I have no pictures of my own to share.  I left my camera in the car.  My worry about my 88 year old mother getting cold and wearing herself out was for naught.  She pretty much led the march, marching along with her great-grandson and his teenage friends.  We even had to slow her down so that parents with toddlers had a chance to catch up.

I think the best part of the march for me was the fact that in our group of about 55 hardy souls braving winter Aleutian winds, between 10-15 were teenagers; our up and coming voters.  It actually humbled me a bit to bear witness to the fact that they got up on a Sunday morning and participated to the fullest.  I am in awe.

Blink

Goosevia Daily Prompt: Blink

I was sitting with my mother this past summer during an early evening in June.  My husband was discussing some of the finer points of the agenda for the 75-year Commemoration of the bombing of Dutch Harbor and the evacuation of the Unangan people.  Events were to include a memorial ceremony, historical presentations, personal stories, many luncheons and dinners, and flyovers by historical aircraft.  The commemoration of a little-recognized part of history is significant and educational not only for those connected to World War II in the Aleutians, but for a much broader international public.  My mother, who was 87 1/2 in June, had been 12 years old when the events of WWII enveloped the islands that she called home and changed her life forever.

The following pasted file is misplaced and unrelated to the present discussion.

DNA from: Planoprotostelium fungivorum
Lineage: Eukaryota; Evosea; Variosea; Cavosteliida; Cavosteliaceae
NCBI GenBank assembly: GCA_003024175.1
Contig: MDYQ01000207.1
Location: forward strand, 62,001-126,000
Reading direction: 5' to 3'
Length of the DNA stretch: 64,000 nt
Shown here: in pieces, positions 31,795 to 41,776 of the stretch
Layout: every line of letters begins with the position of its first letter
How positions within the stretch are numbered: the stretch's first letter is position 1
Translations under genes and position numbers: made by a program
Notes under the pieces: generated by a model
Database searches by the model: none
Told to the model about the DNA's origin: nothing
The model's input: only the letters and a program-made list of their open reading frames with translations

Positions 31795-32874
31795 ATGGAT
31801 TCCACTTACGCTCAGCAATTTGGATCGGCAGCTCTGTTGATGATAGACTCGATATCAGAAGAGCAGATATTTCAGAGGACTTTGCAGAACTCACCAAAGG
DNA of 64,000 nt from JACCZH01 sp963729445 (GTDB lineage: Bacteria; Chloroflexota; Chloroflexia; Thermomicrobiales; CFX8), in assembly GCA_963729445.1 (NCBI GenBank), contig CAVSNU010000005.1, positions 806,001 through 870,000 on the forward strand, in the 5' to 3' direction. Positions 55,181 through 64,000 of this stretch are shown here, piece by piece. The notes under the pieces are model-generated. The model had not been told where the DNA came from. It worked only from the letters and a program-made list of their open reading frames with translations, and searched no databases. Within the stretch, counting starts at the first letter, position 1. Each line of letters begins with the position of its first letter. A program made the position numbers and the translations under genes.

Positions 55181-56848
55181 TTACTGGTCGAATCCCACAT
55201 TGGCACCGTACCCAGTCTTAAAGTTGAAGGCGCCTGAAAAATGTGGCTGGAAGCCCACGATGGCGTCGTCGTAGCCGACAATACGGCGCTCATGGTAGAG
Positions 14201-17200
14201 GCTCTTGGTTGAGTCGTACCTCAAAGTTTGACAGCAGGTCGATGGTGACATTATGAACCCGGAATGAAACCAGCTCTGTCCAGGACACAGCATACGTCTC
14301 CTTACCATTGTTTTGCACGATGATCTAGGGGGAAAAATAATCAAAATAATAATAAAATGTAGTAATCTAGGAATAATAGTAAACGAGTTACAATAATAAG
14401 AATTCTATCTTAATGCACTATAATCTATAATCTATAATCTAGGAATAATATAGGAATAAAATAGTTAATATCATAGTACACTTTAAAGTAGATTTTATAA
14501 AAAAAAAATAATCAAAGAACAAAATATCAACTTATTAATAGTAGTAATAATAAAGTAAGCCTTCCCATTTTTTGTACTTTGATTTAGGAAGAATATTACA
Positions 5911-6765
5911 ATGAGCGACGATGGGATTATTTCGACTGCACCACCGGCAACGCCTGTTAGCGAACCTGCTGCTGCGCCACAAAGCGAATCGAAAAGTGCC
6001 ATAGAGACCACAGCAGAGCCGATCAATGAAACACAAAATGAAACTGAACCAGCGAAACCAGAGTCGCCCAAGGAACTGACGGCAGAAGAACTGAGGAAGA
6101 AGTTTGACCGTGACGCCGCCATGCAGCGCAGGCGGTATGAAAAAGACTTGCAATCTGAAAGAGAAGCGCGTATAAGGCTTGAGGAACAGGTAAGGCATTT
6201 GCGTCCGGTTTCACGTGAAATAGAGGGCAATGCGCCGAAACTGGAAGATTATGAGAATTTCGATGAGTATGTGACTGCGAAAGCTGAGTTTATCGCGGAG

On the morning of June 3, 1942 and continuing June 4, Japanese planes rained bombs on her home town of Unalaska and the Navy and Army infrastructure that had been constructed for the protection of Alaska and the lower 48 states.  Within a month, her family was split apart as older siblings joined the military or, in the case of her two older sisters who had married servicemen, were evacuated to their husbands’ families in the lower 48.  She, three of her siblings and her mother were forcibly evacuated to an abandoned fish cannery in Southeast Alaska.  Her father, not being native, was not allowed to accompany them.  They were not allowed to return to their home until late in 1945.  Although the war ended, and things were supposed to return to normal, nothing was ever normal again.  Families were smaller, having suffered the loss of 10 percent of their population in the detention camp.  Economies were changed as industries that had been in place prior to the war had disappeared.  Many Unangan homes had been ransacked by the military personnel and were unfit for habitation.  The trust that they had in their government was badly damaged.  My mother’s family was never, ever all together again after July of 1942.

So, a 75th year commemoration was a pretty important event in the life of my mother.  It would mark a time when she knew that it most likely would be the last time she would see any of her friends who might come back for the commemoration.  Only a handful of original evacuees remain living in Unalaska, so she was looking forward to seeing her now distant friends.